This rise in temperature manifests itself in many ways. Just three weeks ago, a heatwave in the Pacific Northwest, a region known for its cool climate, killed nearly 800 people. As our planet warms, disasters like this will become more and more common, with experts estimating a fivefold increase in events like droughts and heatwaves over the next half-century. As our atmosphere warms, so will our oceans, increasing the strength, duration, and frequency of hurricanes, which already cause up to 54 billion dollars of damage annually, and cost many human lives.
Speaking of human lives, climate change will also have unprecedented effects on public health all over the world. Rising temperatures and more extreme weather will result in increases in heat-related illnesses, cardiovascular disease, and injuries and fatalities due to natural disasters. Rising sea levels and increasing levels of CO2 will affect water quality and spread disease in the poorest parts of the world, while here at home, we will see instances of forced migration, respiratory illnesses, and ripple effects on our larger public health, whether they be physical or mental.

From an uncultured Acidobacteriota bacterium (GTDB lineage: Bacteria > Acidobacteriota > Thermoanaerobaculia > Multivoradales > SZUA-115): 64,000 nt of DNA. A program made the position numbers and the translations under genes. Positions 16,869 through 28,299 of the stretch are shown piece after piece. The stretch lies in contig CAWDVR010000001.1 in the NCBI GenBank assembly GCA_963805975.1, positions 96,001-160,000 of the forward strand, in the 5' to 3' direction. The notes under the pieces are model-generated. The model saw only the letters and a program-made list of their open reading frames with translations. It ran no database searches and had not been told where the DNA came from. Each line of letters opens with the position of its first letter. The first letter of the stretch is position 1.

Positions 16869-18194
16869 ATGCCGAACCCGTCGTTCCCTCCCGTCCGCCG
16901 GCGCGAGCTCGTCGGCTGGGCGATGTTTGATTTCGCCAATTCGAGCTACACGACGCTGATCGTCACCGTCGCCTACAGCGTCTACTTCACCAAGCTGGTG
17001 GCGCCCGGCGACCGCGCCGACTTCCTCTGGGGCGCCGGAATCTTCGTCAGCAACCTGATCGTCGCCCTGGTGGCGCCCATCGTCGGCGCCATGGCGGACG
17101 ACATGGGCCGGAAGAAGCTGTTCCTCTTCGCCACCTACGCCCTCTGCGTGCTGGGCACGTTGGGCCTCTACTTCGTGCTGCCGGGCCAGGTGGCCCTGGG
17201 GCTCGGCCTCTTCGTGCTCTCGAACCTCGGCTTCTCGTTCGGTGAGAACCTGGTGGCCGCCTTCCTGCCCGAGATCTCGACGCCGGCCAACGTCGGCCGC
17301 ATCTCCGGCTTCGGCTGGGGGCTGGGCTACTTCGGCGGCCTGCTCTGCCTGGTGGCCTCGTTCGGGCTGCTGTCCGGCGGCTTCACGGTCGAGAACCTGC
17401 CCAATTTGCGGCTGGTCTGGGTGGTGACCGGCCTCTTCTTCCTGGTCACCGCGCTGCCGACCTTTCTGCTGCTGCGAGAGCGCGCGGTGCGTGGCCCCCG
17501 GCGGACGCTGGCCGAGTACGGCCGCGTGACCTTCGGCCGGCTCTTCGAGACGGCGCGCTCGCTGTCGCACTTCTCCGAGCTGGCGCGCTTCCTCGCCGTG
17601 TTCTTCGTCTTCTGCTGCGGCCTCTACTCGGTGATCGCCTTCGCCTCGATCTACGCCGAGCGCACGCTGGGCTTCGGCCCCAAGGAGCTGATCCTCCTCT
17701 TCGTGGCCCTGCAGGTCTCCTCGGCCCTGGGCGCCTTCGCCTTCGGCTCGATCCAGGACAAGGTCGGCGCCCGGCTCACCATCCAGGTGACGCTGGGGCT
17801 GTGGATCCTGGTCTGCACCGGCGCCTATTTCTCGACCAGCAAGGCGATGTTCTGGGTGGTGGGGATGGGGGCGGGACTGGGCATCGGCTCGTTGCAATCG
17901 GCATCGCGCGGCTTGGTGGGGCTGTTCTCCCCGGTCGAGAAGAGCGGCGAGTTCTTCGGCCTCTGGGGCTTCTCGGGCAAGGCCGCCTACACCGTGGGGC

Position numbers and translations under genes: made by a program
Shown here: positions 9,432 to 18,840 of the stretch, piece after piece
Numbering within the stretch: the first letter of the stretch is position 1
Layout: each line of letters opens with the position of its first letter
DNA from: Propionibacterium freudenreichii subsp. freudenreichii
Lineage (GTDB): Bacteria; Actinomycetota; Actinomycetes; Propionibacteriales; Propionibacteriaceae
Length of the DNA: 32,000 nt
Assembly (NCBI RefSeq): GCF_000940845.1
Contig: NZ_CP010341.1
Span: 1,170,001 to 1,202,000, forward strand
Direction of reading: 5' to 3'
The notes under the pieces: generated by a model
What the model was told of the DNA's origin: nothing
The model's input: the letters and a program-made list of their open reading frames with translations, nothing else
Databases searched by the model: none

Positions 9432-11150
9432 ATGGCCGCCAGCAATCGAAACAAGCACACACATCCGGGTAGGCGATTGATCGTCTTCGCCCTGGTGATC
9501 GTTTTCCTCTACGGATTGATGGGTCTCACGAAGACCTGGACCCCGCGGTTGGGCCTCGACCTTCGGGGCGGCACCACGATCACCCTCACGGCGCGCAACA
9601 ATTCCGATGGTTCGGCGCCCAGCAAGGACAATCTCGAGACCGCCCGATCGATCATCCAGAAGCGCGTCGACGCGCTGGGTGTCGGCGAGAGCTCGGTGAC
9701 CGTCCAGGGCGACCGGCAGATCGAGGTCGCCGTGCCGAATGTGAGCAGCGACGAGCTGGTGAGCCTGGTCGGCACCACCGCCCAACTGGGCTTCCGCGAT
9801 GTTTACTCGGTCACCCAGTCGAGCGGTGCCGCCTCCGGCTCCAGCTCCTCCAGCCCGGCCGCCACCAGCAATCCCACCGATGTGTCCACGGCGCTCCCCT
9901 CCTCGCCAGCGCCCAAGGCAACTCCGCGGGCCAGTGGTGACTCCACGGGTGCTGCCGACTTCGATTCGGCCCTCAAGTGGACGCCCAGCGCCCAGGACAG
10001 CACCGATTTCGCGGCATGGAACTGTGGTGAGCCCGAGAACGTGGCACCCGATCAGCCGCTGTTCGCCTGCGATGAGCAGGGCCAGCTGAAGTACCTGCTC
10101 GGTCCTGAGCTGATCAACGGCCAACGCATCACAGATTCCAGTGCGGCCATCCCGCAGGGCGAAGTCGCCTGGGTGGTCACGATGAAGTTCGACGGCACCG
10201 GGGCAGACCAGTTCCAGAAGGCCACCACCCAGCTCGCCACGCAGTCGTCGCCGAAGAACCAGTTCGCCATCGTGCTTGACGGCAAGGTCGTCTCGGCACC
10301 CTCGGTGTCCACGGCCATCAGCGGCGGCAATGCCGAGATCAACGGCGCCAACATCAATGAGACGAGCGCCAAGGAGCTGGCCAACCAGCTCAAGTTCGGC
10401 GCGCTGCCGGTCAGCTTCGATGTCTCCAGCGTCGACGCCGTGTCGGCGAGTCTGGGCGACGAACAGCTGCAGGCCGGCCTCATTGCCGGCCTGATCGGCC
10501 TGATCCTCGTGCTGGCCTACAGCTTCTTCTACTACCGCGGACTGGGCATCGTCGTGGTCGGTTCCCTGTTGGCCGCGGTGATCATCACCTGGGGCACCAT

Our climate is already changing, but our future is not set in stone. By pledging to enact bold climate policy, we can curb these negative effects considerably. Although we cannot reverse the effects of climate change, we can halt our warming climate, and, over time, begin to undo some of the damage we’ve already done.
No single law can possibly tackle the enormous set of factors that contribute to climate change. If we hope to have any chance at a green future, we must not only pass wide-reaching legislation, but also ingrain greener thinking into our nation’s infrastructure and industry. We must pass legislation that targets broad objectives, such as decreasing our reliance on fossil fuels and transitioning to clean energy, while also combating harmful legislation and projects, such as the Line 3 and Mountain-Valley pipelines, which run through Minnesota and West Virginia, respectively. Projects like these have no place in America’s green future, not only for the purpose they serve, but for the countless harmful effects they have on the areas they occupy. While large-scale legislation is essential to achieving our broad climate goals, we must not forget to be vigilant, and confront projects that pose a threat to America’s water, public lands, and Indigenous communities.